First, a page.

Magazine article Editor & Publisher

Student Journalist Battles NYPD over Press Pass

Magazine article Editor & Publisher

Student Journalist Battles NYPD over Press Pass

Article excerpt

Cops refuse to explain denial of credentials to Columbia Daily Spectator scribe

A college newspaper editor is testing whether college journalists are entitled to press credentials from municipal agencies.

Daniel C. Sorid, 20, a features editor who also covers breaking news at the Columbia Daily Spectator, a daily at Columbia University in New York City, applied for press credentials from the New York City Police Department but was turned down.

But Sorid isn't taking no for an answer. He covers crime and mayhem just like reporters from the city's commercial newspapers and TV stations, he reasons, so he ought to have the same rights as them. He has covered the case of a murdered Columbia law student and two suicides, but covering emergency news is harder without press credentials, he said.

The 122-year-old Spectator, a student-run publication, has a circulation of roughly 10,000, five days a week. It receives no money from the school and has no faculty advisor.

For five months, Sorid and his media supporters have asked police public information officials why Sorid was rejected and asserted the rights of student journalists. "There has been nothing in writing at all from the police department," said Sorid, a senior economics major, despite more than 10 letters and help from the from Society of Professional Journalists, National Press Club and Student Press Law Center.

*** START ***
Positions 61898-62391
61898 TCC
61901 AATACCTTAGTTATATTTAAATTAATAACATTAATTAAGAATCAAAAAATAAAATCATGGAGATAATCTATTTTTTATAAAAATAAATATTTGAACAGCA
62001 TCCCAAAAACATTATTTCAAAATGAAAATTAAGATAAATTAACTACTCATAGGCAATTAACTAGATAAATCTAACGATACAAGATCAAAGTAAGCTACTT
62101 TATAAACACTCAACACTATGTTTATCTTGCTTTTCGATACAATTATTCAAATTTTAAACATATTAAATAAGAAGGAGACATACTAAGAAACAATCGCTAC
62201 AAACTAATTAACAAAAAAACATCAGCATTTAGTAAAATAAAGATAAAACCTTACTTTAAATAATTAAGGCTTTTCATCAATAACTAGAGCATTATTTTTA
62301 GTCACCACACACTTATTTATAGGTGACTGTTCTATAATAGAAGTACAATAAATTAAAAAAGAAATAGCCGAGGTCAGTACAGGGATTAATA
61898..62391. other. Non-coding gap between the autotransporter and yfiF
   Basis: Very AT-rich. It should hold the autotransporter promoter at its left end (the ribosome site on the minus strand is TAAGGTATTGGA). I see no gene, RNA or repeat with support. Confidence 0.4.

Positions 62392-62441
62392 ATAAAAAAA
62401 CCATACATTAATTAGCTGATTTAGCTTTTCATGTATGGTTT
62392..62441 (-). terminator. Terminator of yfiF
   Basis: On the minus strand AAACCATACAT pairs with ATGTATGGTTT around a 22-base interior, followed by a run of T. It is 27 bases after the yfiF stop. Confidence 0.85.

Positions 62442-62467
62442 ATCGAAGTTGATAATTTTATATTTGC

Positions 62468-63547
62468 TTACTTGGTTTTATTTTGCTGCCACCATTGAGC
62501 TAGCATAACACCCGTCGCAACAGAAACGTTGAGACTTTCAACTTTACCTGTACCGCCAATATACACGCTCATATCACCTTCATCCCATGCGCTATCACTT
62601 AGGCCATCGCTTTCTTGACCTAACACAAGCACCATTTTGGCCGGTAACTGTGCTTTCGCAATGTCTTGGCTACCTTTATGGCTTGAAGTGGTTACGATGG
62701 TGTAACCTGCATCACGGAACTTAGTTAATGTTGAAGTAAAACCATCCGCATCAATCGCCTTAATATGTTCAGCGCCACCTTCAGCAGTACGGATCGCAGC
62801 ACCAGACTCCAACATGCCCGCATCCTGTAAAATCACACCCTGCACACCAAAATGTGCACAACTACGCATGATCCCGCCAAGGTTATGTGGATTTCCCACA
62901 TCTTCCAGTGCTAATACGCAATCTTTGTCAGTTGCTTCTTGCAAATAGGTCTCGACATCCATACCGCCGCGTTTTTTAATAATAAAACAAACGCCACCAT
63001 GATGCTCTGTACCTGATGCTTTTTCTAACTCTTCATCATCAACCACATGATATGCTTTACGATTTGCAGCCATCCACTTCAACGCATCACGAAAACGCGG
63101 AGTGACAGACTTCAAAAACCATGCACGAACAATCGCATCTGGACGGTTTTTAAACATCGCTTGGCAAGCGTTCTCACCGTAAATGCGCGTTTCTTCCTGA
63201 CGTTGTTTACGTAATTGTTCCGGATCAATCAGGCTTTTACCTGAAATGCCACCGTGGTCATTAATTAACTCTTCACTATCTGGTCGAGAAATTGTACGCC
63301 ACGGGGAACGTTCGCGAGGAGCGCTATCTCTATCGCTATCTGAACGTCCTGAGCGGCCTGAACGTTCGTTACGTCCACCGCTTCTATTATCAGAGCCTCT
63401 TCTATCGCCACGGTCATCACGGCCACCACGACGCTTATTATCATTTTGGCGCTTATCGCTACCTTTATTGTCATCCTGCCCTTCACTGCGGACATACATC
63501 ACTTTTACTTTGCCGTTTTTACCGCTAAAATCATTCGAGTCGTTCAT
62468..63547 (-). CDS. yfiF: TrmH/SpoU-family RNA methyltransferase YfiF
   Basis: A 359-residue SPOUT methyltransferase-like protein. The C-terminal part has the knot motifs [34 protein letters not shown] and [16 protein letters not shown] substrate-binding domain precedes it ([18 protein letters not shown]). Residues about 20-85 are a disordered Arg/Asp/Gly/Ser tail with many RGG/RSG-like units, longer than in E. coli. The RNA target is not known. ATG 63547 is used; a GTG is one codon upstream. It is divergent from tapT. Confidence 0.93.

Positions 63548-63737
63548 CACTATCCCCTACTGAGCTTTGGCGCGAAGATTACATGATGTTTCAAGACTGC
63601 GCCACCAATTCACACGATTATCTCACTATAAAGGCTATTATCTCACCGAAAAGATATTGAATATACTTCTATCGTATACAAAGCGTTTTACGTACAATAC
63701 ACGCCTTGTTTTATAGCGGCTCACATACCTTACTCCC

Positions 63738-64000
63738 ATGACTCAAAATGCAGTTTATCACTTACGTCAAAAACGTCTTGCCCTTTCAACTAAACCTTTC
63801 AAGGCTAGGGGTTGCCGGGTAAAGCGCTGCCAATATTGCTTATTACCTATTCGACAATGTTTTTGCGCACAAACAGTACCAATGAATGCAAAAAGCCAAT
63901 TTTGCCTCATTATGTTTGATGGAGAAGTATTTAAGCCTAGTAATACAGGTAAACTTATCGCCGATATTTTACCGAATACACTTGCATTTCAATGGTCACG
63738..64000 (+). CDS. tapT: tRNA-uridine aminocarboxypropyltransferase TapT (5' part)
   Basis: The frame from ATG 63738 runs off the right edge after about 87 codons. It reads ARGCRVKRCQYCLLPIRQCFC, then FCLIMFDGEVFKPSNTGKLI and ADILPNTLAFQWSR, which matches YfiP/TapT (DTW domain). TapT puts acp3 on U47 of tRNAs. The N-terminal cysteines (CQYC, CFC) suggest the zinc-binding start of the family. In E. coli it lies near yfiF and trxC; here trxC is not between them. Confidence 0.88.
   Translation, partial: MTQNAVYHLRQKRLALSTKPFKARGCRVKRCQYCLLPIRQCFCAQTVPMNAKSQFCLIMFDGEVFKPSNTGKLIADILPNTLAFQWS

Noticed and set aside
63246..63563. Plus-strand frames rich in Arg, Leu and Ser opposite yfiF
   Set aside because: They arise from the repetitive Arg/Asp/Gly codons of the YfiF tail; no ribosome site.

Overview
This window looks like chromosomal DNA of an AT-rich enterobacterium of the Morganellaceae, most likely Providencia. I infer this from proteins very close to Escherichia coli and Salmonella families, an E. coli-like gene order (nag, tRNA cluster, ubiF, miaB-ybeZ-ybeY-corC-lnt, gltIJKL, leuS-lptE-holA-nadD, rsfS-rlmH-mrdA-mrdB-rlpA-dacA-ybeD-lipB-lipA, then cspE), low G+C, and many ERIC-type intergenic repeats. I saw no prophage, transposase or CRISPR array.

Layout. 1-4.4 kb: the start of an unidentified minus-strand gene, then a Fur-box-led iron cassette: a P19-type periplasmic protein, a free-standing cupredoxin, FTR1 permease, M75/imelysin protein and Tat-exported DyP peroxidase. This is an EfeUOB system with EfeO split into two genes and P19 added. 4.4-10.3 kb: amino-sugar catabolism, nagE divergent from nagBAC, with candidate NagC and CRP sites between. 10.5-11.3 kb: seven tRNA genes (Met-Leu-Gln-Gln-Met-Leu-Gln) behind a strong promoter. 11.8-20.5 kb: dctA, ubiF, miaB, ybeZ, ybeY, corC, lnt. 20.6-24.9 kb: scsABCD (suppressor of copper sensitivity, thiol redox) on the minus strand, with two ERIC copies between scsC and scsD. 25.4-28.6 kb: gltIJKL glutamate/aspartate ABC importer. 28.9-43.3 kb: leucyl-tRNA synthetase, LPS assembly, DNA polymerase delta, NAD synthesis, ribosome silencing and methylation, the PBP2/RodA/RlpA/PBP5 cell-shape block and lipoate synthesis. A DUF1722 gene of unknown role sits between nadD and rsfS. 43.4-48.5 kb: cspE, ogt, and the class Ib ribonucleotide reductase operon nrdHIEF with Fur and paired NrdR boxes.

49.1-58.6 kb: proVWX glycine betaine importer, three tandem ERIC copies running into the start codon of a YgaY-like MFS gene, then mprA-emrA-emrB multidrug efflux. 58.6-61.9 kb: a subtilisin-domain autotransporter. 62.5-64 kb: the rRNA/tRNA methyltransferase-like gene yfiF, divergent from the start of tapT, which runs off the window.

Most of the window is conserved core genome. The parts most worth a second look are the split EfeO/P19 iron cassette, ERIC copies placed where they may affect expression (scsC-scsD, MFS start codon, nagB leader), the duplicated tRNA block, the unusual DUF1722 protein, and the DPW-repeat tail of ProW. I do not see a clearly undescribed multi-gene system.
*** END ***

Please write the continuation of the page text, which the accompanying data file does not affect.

The issue boils down to whether college journalists are entitled to press credentials, the same as reporters for commercial papers.

Deputy Commissioner of Public Information Marilyn Mode said department lawyers told her not to comment. She refused to elaborate on the city's policy for credentialing the campus press.

Sorid said: Police officials "told me the policy is that they don't give press credentials to reporters with student newspapers. . . . Then I was told later that it wasn't that I was a student journalist, but because I didn't qualify under the definition of working press." He said he works 30 hours a week and is paid a monthly stipend.

Since he's gone this far, Sorid says he's "willing to go as far as it needs to go to get the issue settled once and for all. …

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